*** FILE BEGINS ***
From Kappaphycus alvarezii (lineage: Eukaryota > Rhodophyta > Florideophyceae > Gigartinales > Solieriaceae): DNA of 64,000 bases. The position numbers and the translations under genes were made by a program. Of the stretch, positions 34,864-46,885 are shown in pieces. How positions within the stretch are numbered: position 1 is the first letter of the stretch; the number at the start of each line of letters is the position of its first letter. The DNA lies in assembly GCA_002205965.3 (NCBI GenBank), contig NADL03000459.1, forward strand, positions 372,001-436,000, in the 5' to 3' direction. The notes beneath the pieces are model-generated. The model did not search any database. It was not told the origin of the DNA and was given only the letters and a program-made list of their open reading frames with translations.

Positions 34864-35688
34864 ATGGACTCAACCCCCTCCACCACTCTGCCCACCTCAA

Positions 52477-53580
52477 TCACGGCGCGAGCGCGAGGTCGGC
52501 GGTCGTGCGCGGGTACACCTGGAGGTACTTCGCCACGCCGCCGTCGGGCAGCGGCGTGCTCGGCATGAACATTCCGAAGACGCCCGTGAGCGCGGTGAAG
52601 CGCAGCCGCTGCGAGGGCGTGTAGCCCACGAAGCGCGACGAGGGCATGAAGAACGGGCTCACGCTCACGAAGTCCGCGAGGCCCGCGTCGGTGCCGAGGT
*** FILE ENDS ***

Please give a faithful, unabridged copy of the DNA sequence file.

From Kappaphycus alvarezii (lineage: Eukaryota > Rhodophyta > Florideophyceae > Gigartinales > Solieriaceae): DNA of 64,000 bases. The position numbers and the translations under genes were made by a program. Of the stretch, positions 34,864-46,885 are shown in pieces. How positions within the stretch are numbered: position 1 is the first letter of the stretch; the number at the start of each line of letters is the position of its first letter. The DNA lies in assembly GCA_002205965.3 (NCBI GenBank), contig NADL03000459.1, forward strand, positions 372,001-436,000, in the 5' to 3' direction. The notes beneath the pieces are model-generated. The model did not search any database. It was not told the origin of the DNA and was given only the letters and a program-made list of their open reading frames with translations.

Positions 34864-35688
34864 ATGGACTCAACCCCCTCCACCACTCTGCCCACCTCAA

Positions 52477-53580
52477 TCACGGCGCGAGCGCGAGGTCGGC
52501 GGTCGTGCGCGGGTACACCTGGAGGTACTTCGCCACGCCGCCGTCGGGCAGCGGCGTGCTCGGCATGAACATTCCGAAGACGCCCGTGAGCGCGGTGAAG
52601 CGCAGCCGCTGCGAGGGCGTGTAGCCCACGAAGCGCGACGAGGGCATGAAGAACGGGCTCACGCTCACGAAGTCCGCGAGGCCCGCGTCGGTGCCGAGGT